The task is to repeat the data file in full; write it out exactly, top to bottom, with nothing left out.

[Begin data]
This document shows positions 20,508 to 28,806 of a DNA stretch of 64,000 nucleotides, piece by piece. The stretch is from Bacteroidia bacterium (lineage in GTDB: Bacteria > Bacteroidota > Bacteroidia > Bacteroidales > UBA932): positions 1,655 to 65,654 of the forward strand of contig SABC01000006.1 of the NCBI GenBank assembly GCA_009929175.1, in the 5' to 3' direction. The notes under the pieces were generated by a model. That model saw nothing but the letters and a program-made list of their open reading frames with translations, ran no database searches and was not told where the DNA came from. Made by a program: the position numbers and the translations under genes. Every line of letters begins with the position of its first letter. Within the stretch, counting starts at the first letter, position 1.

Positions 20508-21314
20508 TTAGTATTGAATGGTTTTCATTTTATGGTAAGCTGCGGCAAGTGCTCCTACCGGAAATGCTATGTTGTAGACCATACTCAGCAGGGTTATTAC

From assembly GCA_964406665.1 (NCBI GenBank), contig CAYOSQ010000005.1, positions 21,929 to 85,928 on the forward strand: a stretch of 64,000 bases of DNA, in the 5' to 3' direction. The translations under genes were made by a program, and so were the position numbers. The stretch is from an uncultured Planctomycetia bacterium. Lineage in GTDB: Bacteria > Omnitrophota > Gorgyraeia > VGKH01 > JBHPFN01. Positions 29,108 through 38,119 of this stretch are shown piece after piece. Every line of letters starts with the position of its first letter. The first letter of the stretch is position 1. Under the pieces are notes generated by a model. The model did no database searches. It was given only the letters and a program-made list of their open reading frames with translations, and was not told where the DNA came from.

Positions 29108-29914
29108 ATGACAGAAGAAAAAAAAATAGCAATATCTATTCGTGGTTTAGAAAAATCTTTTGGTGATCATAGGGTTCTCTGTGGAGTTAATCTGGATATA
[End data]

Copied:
This document shows positions 20,508 to 28,806 of a DNA stretch of 64,000 nucleotides, piece by piece. The stretch is from Bacteroidia bacterium (lineage in GTDB: Bacteria > Bacteroidota > Bacteroidia > Bacteroidales > UBA932): positions 1,655 to 65,654 of the forward strand of contig SABC01000006.1 of the NCBI GenBank assembly GCA_009929175.1, in the 5' to 3' direction. The notes under the pieces were generated by a model. That model saw nothing but the letters and a program-made list of their open reading frames with translations, ran no database searches and was not told where the DNA came from. Made by a program: the position numbers and the translations under genes. Every line of letters begins with the position of its first letter. Within the stretch, counting starts at the first letter, position 1.

Positions 20508-21314
20508 TTAGTATTGAATGGTTTTCATTTTATGGTAAGCTGCGGCAAGTGCTCCTACCGGAAATGCTATGTTGTAGACCATACTCAGCAGGGTTATTAC

From assembly GCA_964406665.1 (NCBI GenBank), contig CAYOSQ010000005.1, positions 21,929 to 85,928 on the forward strand: a stretch of 64,000 bases of DNA, in the 5' to 3' direction. The translations under genes were made by a program, and so were the position numbers. The stretch is from an uncultured Planctomycetia bacterium. Lineage in GTDB: Bacteria > Omnitrophota > Gorgyraeia > VGKH01 > JBHPFN01. Positions 29,108 through 38,119 of this stretch are shown piece after piece. Every line of letters starts with the position of its first letter. The first letter of the stretch is position 1. Under the pieces are notes generated by a model. The model did no database searches. It was given only the letters and a program-made list of their open reading frames with translations, and was not told where the DNA came from.

Positions 29108-29914
29108 ATGACAGAAGAAAAAAAAATAGCAATATCTATTCGTGGTTTAGAAAAATCTTTTGGTGATCATAGGGTTCTCTGTGGAGTTAATCTGGATATA